Meg's Blog


In light of the fact that this is the week I (gasp) turn forty, an age I complained in my last entry that many people seem to consider “over the hill,” a number of you wrote in to assure me that historically, there are many women who didn’t even reach their stride until they hit their forties (note: facts in the following entry have not been checked. But they are probably true enough):

Says Allie from Palm Beach Gardens Florida:

Madonna’s 7th album was released in the year 1998, when SHE turned 40. It was called Ray of Light, and it reached #2 on the US albums chart, and since then it has gone four times platinum. The following year, Madonna won 4 Grammy Awards for that album. Now if that’s not an accomplishment, then I don’t know what is!

You could not be more right, Allie. You are like a little ray of light yourself.

Jenna and Megan both pointed out that Rosa Parks was 42 when she refused to give up her seat on that bus. How awesome are both of you, Jenna and Megan?

Amanda wants us all to know that Joan Crawford won an Oscar for Best Actress in 1945 at age 40. Thank you, Amanda. (We will ignore Joan’s lack of mothering skills. No one is perfect, right?)

Another Amanda thinks Ellen DeGeneres is hilarious (so true) and points out that Ellen just turned 49.

And Ella (Ella Enchanted from the HarperTeenFanlit contest) wants us to know that forty is awesome. Demi Moore, who is not only above forty and fabulous, is married to a handsome younger man and has never looked better – she’s hotter than half the teen/tween/twentysomethings. Maybe even 3/4 of them!

Note from Meg: Also, GI JANE is one of my favorite movies.

Ella goes on to say that over-forty Helen Mirren just won Golden Globes and is Oscar-nominated for her role in The Queen. And Michelle Bachelet, well over forty, is the female President of Chile, while over-forty Annie Leibovitz is a photography mogul!

Thanks for that, Ella!

Meanwhile, Andrea reminds us that Oprah, while technically no longer in her forties, is still rocking at 52, pointing out that “I like her magazine; she always has cute shoes and great ideas, and she’s really nice–like starting a school in Africa. So I nominate Oprah for your list of women over 40 who do really cool stuff.”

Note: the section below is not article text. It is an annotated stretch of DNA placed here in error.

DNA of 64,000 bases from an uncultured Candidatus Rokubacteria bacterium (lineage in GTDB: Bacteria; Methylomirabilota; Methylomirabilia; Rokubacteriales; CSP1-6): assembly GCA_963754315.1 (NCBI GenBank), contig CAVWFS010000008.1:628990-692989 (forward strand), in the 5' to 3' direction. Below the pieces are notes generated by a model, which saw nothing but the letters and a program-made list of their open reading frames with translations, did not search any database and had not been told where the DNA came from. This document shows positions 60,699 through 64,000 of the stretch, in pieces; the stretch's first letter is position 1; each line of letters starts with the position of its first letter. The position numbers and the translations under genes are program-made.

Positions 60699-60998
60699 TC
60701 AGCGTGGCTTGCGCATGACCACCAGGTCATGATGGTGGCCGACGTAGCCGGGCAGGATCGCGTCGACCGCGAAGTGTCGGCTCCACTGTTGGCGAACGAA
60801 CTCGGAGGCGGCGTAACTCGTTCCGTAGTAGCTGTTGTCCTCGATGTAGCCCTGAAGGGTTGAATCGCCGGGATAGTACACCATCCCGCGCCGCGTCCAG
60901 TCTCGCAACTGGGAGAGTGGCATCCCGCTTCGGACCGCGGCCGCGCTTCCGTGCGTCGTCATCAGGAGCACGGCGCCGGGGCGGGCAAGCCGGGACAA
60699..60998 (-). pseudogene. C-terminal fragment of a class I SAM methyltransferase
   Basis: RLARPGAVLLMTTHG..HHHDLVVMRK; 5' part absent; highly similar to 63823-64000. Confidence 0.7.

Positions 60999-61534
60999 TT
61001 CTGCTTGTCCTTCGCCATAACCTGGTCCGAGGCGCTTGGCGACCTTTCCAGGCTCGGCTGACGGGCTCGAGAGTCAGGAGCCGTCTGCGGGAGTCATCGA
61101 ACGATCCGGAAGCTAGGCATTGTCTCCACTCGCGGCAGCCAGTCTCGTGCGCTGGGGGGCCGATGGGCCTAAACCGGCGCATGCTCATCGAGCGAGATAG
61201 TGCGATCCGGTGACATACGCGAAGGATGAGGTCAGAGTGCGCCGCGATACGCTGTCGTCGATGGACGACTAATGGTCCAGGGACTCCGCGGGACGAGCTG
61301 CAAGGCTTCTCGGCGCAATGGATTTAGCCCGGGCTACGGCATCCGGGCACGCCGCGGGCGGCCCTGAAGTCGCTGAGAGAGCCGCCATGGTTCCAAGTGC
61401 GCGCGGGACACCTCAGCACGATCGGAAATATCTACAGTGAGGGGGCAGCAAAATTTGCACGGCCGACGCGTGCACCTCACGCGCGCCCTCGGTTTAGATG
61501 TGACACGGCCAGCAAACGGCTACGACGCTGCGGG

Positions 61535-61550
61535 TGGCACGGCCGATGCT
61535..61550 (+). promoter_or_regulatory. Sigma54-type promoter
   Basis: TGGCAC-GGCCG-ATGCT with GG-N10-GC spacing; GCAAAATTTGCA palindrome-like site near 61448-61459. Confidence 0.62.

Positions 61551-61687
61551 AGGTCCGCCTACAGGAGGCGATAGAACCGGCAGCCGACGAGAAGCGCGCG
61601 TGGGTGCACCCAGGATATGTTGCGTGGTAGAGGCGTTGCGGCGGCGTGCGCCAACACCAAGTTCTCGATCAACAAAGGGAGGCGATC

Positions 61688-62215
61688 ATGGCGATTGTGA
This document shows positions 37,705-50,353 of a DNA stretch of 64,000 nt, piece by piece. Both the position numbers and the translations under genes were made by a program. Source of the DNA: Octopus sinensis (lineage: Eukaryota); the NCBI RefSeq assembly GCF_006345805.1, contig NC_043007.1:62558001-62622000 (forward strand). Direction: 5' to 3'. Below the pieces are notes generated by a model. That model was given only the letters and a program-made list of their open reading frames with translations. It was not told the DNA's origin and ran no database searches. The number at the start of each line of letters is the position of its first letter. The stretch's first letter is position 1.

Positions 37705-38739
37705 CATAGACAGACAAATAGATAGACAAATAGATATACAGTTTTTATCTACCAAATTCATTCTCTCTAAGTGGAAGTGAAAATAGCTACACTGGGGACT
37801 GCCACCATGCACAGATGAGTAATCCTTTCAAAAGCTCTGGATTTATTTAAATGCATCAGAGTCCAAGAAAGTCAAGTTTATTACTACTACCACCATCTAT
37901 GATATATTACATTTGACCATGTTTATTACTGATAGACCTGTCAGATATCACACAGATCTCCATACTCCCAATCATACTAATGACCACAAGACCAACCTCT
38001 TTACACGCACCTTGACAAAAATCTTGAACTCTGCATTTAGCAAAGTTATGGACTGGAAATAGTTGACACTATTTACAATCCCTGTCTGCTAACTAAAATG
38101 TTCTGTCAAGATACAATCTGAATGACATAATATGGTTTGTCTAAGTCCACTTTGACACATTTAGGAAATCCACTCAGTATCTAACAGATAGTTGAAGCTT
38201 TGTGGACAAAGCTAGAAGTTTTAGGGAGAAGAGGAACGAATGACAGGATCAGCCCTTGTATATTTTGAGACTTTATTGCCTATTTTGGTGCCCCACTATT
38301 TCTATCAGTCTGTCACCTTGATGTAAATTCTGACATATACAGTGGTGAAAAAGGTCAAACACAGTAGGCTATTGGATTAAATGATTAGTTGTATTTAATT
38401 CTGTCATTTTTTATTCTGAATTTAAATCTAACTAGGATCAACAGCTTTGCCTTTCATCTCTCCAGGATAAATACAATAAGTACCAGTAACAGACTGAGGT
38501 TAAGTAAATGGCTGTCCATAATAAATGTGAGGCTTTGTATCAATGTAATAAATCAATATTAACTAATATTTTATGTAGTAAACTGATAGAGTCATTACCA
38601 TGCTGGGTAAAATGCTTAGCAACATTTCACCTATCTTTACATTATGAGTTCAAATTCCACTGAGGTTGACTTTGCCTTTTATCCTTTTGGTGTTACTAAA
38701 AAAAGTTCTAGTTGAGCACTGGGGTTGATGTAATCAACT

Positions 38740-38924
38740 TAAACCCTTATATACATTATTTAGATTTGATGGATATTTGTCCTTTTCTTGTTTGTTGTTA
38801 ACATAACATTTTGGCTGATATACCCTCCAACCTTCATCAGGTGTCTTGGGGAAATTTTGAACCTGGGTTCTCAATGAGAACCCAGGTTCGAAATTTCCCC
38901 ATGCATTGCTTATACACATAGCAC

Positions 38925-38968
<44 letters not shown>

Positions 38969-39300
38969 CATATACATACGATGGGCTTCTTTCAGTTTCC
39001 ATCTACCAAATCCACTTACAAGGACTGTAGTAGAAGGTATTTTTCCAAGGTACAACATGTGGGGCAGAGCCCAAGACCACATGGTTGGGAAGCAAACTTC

I second that nomination, Andrea. Thank you!

Meanwhile, Katherine says: In 1860, when Susan B. Anthony was 40 years old, all that she and Elizabeth Cady Stanton had worked for was secured by New York’s landmark Married Women’s Property Act except for one thing: the vote. Although she and Elizabeth Cady Stanton still had a long way to go, and wouldn’t in fact get the vote while living, I still think that this is a big achievement. Married women’s rights to wages, property, and the custody of their children in the event of a divorce was granted. Where would we be today if this hadn’t happened?

Thank you for reminding us of this, Katherine! Power to the ladies!

Kelly P would also like to point out that Elizabeth Blackwell did some good things in her forties. For one thing, she Organized U.S. Sanitary Aid Commission. Awesome, Kelly P! Who doesn’t like sanitation? I know I do.

And Ellen would like to let us know that Eleanor Roosevelt turned 40 in 1928, and did most of her best work, including appearing at the White House Easter Egg Roll in riding clothes, promoting the New Deal and civil rights, and chairing the committee that drafted and approved the Universal Declaration of Human Rights, after that point.

Ellen also says that Queen Elizabeth I turned 40 in 1573, and rallied her troops in the famous speech at Tilbury (the one where she said she had the heart and stomach of a king and didn’t think much of the Duke of Parma) in 1588. Also, she had a torrid affair with Robert Deveraux, the Earl of Essex, in the 1580s and 90s, ending when he brought an army into London without her permission, and she had him arrested for treason and then executed. So there’s no need to worry about turning 50 or 60 either.

Thank you for that, Ellen! Way to rock the history books!

I’m not actually worried about turning 40—or 50 or 60, for that matter. I just don’t want anyone throwing me a surprise party. I hate regular parties, and parties at which one happens to be the guest of honor are even worse. I used to love being the center of attention, of course. But like most people, I grew out of this by age twenty.

And so in order to avoid having a surprise (or any other sort) of party being thrown for me, I have run away.

I left a number of clues in my last entry whereby an astute reader might ascertain my whereabouts. But I realized they were much too vague when my own mother couldn’t figure out where I am, and left three messages on my cell phone (it didn’t help that I accidentally left her a wrong number for where I was staying, and when she called it, she found it had been disconnected. Naturally, she decided I had been kidnapped by Tom Cruise and forced to join the Scientologists).

Therefore, I am providing another clue. Here is a photo of something I saw out of a window where I was staying the other day:

You do not win a prize if you guess where I am–only my respect.

More later.

Much love.


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